Am I on the wrong ladder?

We often hear the phrase ‘climbing the ladder’ in reference to seeking advancement in work, social status, income or power. And it is often presented as an aspiration that is desirable and commendable.

But on reaching 60 years of age, I have found it to be an illusion. Or even a delusion. We reach middle age to discover we have taken a detour for the real destination in life.

I like this quote by Thomas Merton,

People may spend their whole lives climbing the ladder of success only to find, once they reach the top, that the ladder is leaning against the wrong wall.

Thomas Merton

I am not anti-ambition nor passive in how I live out my life, but I am strong believer that we need to play the movie forward. We need to project the impact and results of today’s decisions twenty or more years down the track.

We need to consider the price we and others are paying for our dreams and aspirations.

And when we do, sometimes we will surely discover that we are climbing the wrong ladder on the wrong wall.

About Kelley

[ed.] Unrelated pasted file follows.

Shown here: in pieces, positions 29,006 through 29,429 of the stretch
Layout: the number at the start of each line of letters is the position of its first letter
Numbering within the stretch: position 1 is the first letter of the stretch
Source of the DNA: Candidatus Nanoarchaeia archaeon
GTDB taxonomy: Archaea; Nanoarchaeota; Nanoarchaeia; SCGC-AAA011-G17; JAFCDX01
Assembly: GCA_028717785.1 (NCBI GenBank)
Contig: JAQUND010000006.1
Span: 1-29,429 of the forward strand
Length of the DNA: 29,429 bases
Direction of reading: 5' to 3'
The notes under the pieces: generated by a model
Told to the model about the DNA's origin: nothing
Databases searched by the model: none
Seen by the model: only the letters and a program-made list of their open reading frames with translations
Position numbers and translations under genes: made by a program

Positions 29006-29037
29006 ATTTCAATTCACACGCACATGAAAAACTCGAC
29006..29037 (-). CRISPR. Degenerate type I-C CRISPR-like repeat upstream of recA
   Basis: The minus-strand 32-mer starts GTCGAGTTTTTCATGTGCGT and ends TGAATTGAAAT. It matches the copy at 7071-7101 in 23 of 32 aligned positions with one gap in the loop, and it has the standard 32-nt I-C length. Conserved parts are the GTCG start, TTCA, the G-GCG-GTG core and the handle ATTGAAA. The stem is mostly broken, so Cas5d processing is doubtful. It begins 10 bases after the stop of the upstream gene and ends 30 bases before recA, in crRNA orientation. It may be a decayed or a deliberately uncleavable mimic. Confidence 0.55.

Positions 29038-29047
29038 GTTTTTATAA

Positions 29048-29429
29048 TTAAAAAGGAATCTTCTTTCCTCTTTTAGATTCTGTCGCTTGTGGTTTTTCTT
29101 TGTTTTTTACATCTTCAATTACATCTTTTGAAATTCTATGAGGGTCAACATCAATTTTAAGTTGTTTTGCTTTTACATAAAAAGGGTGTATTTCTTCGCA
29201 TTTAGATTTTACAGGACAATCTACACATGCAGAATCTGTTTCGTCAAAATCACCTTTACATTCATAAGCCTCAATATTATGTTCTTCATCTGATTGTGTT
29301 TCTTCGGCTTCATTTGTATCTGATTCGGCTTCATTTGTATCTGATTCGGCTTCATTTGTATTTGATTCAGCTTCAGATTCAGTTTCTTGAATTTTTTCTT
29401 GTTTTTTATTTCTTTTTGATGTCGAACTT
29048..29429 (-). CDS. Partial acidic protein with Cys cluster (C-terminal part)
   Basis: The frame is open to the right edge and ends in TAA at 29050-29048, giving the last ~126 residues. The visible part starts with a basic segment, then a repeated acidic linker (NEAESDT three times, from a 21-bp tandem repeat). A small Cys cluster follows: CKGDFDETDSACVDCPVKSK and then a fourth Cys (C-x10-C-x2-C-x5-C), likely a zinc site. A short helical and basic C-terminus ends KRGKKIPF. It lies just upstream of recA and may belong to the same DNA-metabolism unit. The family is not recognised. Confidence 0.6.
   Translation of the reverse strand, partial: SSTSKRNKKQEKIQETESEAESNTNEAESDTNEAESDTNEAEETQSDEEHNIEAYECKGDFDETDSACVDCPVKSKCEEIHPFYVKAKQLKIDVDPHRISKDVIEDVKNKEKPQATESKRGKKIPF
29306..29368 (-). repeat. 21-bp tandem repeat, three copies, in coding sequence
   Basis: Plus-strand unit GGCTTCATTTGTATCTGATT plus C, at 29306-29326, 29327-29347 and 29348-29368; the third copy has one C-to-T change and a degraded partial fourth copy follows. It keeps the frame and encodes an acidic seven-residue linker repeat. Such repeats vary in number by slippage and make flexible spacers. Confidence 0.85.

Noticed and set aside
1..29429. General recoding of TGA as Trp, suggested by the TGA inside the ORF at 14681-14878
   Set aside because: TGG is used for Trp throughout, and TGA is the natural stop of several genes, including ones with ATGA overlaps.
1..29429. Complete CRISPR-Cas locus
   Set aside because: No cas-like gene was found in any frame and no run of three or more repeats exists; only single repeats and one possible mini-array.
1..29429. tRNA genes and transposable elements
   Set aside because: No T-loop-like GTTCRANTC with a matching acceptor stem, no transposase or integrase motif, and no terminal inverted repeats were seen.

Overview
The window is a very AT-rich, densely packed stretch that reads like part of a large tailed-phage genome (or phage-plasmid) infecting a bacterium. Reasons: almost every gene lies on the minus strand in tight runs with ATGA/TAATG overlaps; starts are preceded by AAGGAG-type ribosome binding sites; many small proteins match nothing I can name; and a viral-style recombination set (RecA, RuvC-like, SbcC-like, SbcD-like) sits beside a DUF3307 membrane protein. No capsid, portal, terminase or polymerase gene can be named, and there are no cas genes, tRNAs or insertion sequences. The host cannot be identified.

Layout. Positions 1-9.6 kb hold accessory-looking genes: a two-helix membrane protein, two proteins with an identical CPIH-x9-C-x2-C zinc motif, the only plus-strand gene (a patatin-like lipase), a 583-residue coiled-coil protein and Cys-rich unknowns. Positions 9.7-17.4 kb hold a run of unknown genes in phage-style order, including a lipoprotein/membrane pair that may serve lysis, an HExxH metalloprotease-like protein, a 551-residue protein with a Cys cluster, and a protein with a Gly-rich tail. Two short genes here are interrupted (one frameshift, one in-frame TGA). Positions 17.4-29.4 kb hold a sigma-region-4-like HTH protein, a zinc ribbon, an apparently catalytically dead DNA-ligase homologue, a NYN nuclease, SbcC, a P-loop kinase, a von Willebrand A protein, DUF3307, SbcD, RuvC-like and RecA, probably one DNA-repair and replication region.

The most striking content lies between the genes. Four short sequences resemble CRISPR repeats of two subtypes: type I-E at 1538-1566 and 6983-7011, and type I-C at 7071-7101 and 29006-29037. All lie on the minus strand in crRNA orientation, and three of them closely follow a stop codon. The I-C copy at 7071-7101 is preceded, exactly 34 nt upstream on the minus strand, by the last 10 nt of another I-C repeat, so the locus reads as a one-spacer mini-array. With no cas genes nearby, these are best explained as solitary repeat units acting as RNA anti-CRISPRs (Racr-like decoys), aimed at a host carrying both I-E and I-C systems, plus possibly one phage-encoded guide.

Kelley is a speaker, author, overseas aid worker and perpetual student. She is passionate about women and gender issues, both in the local and international context, which underpins her enthusiasm for kinwomen and its contribution to women ‘living their finest life’. In 2014 Kelley completed a Masters in International and Community Development before establishing The Foxglove Project. Foxglove is a registered charity focused on supporting international development projects that are sustainable and driven by indigenous leadership. Kelley’s paid work requires her to travel extensively to evaluate and support projects supported by Australian funds. This experience and networking enables Foxglove to partner with outstanding overseas agencies delivering real opportunities for the poor and vulnerable to lead independent self-determined lives. Kelley combines these passions with a love of family and faith. Across more than 30 years of marriage, Kelley and her husband have worked through many of the challenges of building a relationship while raising three sons. Their boys have now finished high school changing the dynamics of family life and relationships. One of her great joys is sharing parenting lessons and learning from good and bad (sometimes disastrous) experiences. She uses humour and common sense to talk about the everyday challenges facing parents in today’s context.